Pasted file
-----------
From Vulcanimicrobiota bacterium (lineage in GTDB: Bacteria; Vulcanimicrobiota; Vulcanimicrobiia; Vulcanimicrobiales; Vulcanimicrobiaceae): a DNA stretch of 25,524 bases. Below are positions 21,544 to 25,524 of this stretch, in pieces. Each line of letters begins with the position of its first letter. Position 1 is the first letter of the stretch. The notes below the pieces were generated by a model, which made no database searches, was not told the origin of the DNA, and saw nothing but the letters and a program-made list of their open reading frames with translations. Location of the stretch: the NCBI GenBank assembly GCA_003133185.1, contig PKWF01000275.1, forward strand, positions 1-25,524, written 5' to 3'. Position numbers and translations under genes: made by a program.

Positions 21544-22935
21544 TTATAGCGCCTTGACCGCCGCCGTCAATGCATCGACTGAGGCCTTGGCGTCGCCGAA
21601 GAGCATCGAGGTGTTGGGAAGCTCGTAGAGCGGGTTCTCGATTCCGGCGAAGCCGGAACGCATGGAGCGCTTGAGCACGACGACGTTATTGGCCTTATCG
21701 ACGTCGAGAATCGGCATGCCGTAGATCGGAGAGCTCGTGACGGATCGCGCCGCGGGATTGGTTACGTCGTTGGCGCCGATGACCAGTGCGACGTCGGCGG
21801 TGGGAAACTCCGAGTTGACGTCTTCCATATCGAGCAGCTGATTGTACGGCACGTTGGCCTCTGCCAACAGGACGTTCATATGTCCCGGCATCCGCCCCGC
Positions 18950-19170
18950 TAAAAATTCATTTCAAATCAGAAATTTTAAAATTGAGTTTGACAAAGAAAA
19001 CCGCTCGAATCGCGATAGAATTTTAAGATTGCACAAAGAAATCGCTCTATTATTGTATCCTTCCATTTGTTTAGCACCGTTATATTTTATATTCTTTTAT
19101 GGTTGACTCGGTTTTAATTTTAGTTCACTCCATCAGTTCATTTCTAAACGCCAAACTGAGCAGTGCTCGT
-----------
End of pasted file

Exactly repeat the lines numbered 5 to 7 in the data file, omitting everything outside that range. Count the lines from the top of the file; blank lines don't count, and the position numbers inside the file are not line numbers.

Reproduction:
21701 ACGTCGAGAATCGGCATGCCGTAGATCGGAGAGCTCGTGACGGATCGCGCCGCGGGATTGGTTACGTCGTTGGCGCCGATGACCAGTGCGACGTCGGCGG
21801 TGGGAAACTCCGAGTTGACGTCTTCCATATCGAGCAGCTGATTGTACGGCACGTTGGCCTCTGCCAACAGGACGTTCATATGTCCCGGCATCCGCCCCGC
Positions 18950-19170